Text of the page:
Much of the beauty comes from the setting at the Straits of Mackinac. The Straits link Lake Michigan and Lake Huron. The 5 mile long Mackinac Bridge (Big Mac) links Michigan's Lower and Upper peninsulas.
Ground was broken to build the Mackinac Bridge on May 7, 1954 and the bridge opened to the public (and the ferries were shut down) on November 1, 1957."  Source: the Internet
We could see the Grand Hotel, our overnight destination, as we approached the island.  

There is no motorized traffic on the island, instead there are many bicycles and horses. 

The ferries and the hotels have baggage handling well-organized.
We checked our bags at the ferry and the next time we saw them 
were at our hotel room door.
As you can see below, the baggage is pulled by horse and wagon.  
Glenn and I visited Mackinac and stayed several nights at
The Grand Hotel about 15 years ago.  It was the first trip for several of the ladies. 
Most of the ladies in our group took a horse-drawn island tour. Three of stayed 
back and  shopped before making our on ways to the hotel.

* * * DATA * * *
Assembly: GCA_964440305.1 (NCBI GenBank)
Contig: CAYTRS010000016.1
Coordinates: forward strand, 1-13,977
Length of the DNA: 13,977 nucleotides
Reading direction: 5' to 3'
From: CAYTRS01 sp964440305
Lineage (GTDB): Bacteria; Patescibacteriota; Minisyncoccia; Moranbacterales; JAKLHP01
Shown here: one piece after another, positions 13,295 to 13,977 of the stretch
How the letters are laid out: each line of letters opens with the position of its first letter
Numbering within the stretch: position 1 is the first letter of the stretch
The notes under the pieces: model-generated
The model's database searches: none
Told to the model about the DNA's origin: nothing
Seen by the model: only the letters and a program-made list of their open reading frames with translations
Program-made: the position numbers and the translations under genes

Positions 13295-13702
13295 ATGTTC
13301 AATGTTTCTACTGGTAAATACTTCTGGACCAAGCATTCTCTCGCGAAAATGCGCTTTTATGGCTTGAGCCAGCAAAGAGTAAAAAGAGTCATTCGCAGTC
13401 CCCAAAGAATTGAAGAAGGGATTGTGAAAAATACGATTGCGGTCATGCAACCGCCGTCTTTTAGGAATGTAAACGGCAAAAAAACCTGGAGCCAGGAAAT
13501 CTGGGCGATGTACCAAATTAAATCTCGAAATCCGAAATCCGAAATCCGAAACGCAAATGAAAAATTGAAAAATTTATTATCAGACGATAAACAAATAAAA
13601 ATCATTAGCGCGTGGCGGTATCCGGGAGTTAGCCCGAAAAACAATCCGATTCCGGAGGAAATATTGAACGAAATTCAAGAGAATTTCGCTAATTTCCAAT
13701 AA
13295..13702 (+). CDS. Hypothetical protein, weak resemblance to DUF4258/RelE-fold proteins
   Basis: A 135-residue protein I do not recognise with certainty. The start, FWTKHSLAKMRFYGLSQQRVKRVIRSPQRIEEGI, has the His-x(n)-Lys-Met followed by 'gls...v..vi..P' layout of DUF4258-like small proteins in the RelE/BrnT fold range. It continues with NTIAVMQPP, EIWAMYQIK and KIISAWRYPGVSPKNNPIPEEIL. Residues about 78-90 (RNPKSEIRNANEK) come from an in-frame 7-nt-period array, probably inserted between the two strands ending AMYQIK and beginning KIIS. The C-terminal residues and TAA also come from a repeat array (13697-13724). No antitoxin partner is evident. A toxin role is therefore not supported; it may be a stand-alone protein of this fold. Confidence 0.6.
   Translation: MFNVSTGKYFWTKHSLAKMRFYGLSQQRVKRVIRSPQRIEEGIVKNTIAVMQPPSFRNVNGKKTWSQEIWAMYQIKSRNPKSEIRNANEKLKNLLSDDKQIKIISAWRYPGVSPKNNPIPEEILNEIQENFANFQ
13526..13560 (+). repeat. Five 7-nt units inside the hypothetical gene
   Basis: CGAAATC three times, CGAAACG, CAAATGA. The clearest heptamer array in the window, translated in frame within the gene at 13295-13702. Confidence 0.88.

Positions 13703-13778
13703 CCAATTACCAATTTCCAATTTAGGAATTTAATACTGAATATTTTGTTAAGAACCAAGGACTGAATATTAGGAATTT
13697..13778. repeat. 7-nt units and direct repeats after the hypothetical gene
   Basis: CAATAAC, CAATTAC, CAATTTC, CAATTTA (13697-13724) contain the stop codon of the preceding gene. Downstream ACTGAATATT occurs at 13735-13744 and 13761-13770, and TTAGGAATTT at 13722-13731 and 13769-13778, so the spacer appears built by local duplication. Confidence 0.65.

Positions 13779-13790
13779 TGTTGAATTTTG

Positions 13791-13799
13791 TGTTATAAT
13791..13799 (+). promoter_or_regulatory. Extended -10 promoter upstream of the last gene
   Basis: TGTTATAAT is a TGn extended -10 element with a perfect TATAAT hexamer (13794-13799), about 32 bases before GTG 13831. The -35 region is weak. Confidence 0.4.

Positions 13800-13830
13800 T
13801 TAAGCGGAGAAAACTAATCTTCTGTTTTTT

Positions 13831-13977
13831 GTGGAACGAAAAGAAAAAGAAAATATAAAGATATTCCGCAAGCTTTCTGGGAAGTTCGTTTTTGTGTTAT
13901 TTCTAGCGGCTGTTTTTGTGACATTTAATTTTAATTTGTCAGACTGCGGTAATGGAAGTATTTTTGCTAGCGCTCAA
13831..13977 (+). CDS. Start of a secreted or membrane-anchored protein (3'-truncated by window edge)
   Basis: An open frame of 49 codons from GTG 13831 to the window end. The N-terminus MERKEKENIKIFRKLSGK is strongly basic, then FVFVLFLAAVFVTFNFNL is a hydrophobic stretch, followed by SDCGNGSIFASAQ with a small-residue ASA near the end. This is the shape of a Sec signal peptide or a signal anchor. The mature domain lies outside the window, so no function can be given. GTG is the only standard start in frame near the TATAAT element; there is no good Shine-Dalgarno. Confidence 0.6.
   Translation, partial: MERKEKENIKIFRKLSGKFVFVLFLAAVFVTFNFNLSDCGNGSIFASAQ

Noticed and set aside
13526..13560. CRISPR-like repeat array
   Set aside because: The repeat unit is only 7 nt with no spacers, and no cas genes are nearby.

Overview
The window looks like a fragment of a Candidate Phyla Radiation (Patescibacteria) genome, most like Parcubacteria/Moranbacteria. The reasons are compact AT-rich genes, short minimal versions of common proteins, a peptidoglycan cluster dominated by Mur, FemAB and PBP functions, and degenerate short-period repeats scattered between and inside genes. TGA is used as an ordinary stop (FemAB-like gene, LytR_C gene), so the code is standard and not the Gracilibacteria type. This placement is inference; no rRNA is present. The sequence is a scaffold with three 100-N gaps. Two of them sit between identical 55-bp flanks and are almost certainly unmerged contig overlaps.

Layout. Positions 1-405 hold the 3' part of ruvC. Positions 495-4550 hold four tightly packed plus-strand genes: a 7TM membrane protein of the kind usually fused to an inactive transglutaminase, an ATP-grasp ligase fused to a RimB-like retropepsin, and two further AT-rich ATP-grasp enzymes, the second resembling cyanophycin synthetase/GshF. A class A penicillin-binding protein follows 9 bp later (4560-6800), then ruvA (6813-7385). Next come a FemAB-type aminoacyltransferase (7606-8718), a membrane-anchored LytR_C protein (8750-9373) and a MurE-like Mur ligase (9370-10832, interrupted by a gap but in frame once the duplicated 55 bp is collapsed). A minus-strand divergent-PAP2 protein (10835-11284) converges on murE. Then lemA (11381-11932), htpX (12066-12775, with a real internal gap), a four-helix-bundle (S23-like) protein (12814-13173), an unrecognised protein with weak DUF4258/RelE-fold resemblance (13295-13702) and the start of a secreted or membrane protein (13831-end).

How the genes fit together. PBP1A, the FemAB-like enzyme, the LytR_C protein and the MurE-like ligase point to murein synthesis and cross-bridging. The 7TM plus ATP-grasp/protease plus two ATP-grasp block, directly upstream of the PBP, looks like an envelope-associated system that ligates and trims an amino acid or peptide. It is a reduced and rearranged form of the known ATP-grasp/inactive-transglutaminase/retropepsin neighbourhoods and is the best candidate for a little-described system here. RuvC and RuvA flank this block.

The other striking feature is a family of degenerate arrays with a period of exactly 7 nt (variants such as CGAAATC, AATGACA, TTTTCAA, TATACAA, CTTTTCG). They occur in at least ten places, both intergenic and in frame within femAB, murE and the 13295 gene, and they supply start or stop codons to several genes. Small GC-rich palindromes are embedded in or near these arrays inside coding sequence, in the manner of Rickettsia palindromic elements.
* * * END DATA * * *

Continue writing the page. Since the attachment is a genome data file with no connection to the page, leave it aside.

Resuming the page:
As I walked along the Main Street shops, I approached the Seabiscuit Cafe. 
 I asked the lady  standing outside the doorif they had anything gluten free on the menu. 
She said they had Gluten Free buns.  Yipee! 
Except for the afternoon tea at the Royal Park Hotel on Thursday, I had found
very little gluten free to eat for breakfasts and dinners. 
 The cafe was decorated in with horse decor and memorabilia
about the 1930's thoroughbred, Seabiscuit.  
The movie Seabiscuit shows continuously on TVs. 
Much of the movie was filmed at Keeneland Race Track in Lexington, KY.
I felt like I was in my ole' Kentucky home!  
I considered ordering the Triple Crown Burger, but ordered the classic burger. 
It was so delicious!  I rarely have an opportunity to eat a good burger 
on a gluten free bun in a restaurant.  It was delicious!
I was full and satisfied, and a very happy tea lady when I departed